Leader Ship vs Management

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Leadership
VS
Management

Introduction
There is the age old question of what is the difference between a manager and a leader? Most people will say that you can’t be a manager without being a leader. Leadership and management are an ongoing development.This search for the characteristics or traits of leaders has been ongoing for centuries. Some people believe they go hand in hand and some believe they are two complete different things. This continues development had resulted in many different theories over the centuries. In this paper we will discuss in detail, the most common and recent theories and what each one means as well as well as what is it that leaders and managers do, can leaders and managers be one in the same. I will also explain the difference between managers and leaders.

Definition
The definition for leadership is the action of leading a group of people or an organization. Another common definition for leadership is as a process of social influence in which one person can enlist the aid and support of others in the accomplishment of a common task. Management is defined in the business and organizational role as the act of getting people together to accomplish desired goals and objectives using available resources efficiently and effectively. Management comprises planning, organizing, staffing, leading or directing, and controlling an organization.

History
A Timeline of Management and Leadership
1880 - Scientific Management
"In the past man was first. In the future the system will be first." - Frederick Taylor 1929 – Taylorism
1932 - The Hawthorne Studies
Elton Mayo becomes the first to question the behavioral assumptions of scientific management. The studies concluded that human factors were often more important than physical conditions in motivating employees to greater productivity.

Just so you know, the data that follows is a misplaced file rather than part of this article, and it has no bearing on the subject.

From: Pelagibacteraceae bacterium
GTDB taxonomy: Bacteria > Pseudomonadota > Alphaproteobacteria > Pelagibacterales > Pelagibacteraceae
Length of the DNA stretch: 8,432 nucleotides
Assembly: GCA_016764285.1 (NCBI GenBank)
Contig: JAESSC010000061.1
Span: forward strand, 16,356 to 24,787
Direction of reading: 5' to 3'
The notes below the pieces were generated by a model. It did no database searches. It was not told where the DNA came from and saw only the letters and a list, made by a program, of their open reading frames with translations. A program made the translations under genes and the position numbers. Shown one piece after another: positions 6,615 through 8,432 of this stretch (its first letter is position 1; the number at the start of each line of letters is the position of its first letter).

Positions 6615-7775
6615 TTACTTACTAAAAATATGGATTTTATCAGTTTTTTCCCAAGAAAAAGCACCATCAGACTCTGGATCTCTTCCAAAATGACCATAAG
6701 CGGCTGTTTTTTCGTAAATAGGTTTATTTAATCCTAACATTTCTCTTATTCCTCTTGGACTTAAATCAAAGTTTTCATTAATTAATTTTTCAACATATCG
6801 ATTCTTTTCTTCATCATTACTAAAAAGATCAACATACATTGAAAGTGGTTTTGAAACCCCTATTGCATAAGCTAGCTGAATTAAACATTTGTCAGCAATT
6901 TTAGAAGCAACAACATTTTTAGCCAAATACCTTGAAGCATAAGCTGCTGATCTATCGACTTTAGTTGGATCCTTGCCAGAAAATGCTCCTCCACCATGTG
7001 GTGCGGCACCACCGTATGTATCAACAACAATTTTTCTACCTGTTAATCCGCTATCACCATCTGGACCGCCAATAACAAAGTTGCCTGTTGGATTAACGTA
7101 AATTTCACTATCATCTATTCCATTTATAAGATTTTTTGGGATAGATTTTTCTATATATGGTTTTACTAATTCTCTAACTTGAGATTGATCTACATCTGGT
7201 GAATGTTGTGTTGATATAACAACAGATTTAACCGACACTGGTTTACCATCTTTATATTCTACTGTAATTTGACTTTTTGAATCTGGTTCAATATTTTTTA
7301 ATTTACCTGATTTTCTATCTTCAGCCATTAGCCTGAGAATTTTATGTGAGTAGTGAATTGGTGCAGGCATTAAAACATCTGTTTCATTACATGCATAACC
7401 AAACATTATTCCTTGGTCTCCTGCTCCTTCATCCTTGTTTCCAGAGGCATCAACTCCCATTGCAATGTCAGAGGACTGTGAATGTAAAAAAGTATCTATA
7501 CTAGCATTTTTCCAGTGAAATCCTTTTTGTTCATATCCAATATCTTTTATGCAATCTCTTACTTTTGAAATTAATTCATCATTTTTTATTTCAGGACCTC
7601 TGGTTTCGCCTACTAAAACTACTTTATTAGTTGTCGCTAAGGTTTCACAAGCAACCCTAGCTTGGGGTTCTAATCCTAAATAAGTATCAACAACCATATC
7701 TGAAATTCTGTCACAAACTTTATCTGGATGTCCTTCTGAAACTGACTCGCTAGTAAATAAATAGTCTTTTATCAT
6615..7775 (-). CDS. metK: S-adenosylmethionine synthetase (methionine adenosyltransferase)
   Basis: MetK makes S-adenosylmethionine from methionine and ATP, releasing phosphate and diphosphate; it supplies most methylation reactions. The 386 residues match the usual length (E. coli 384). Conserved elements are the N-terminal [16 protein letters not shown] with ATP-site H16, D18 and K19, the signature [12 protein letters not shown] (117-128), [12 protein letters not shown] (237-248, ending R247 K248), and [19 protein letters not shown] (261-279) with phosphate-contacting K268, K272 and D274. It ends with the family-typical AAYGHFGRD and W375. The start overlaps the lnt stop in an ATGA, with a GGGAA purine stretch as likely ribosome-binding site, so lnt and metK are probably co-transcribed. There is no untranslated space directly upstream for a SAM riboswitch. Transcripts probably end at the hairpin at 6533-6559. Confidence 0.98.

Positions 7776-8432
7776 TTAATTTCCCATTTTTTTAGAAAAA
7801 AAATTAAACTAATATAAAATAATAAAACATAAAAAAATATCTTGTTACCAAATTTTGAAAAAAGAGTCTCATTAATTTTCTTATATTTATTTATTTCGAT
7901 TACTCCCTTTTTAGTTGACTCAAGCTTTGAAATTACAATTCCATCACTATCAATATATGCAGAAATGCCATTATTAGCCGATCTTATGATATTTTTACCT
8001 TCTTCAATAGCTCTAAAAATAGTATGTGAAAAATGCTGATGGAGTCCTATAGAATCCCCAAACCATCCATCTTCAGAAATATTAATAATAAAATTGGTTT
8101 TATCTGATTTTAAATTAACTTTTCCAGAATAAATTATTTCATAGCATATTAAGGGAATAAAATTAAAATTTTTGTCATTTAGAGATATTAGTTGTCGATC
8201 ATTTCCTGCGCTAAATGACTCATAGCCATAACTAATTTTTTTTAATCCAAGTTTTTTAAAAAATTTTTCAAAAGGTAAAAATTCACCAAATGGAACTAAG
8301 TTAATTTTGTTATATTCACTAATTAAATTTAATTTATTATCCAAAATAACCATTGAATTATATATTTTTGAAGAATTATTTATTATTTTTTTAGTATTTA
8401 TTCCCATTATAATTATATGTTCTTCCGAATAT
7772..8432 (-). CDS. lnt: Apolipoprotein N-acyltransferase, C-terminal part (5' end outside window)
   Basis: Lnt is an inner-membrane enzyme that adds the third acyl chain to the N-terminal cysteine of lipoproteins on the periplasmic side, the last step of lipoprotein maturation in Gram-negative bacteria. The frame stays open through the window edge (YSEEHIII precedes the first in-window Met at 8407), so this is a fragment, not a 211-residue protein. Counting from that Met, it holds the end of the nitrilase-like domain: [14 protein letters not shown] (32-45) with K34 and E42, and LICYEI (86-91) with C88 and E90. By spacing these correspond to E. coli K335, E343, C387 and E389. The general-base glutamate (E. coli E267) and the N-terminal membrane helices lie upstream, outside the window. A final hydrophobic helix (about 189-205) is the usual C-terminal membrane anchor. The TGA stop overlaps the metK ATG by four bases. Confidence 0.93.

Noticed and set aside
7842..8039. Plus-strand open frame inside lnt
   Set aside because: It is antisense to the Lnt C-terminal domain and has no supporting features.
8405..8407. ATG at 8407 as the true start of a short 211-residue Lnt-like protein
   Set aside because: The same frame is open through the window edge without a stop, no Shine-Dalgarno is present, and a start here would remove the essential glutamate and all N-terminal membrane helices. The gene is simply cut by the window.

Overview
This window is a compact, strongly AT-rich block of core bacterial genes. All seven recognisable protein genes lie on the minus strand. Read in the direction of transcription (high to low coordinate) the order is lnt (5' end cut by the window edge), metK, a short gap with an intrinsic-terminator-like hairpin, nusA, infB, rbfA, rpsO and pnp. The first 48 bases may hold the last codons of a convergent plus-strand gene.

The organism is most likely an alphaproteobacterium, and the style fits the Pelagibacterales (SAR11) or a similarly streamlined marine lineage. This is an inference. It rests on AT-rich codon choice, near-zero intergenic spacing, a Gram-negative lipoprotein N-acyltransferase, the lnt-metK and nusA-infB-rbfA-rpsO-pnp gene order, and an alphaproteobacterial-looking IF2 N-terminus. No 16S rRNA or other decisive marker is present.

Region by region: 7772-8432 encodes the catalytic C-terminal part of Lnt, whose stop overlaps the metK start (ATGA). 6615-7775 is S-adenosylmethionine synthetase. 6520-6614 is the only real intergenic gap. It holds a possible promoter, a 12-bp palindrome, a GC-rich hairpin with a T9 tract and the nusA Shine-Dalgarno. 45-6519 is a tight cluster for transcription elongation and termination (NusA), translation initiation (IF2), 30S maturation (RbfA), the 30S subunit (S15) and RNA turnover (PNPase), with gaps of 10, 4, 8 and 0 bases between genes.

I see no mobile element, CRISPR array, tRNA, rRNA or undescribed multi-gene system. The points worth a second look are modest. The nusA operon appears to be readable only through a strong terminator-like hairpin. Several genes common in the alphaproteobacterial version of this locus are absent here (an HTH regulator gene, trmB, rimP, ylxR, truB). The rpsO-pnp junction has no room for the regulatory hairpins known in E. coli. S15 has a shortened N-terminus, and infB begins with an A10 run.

1946 - Organization Development
Social scientist Kurt Lewin launches the Research Center for Group Dynamics at the Massachusetts Institute of Technology. His contributions in change theory, action research, and action learning earn him the title of the “Father of Organization Development:” the systematic application of behavioral science knowledge at various levels (group, intergroup, and total organization) to bring about planned change. 1949 - Sociotechnical Systems Theory

A group of researchers from London's Tavistock Institute of Human Relations, led by Eric Trist, studied a South Yorkshire coal mine in 1949. Their research leads in the development of the Sociotechnical Systems Theory which considers both the social and the technical aspects when designing jobs. It marks a 180-degree departure from Frederick Taylor's scientific management. There are four basic components to sociotechnical theory: * environment subsystem

* social subsystem
* technical subsystem
* organizational design.
1954 - Hierarchy of Needs
Maslow's hierarchy of needs theory is published in his book Motivation and Personality. This provides a framework for gaining employees' commitment.

1954 - Leadership/Management
Drucker writes The Practice of Management and introduces the 5 basic roles of managers. He writes: The first question in discussing organization structure must be: What is our business and what should it be? Organization structure must be designed so as to make possible the attainment of objectives of the business for five, ten, fifteen years hence." 1959 - Hygiene and Motivational Factors

Frederick Herzberg developed a list of factors which are closely based on Maslow's Hierarchy of Needs, except it more closely related to work. Hygiene factors must be present in the job before motivators can be used to stimulate the workers. 1960 - Theory X and Theory Y

Douglas McGregor's Theory X and Theory Y principles influence the design and implementation of personnel policies and practices. Late 1960s - Action Learning
An Unheralded British academic was invited to try out his theories in Belgium —...
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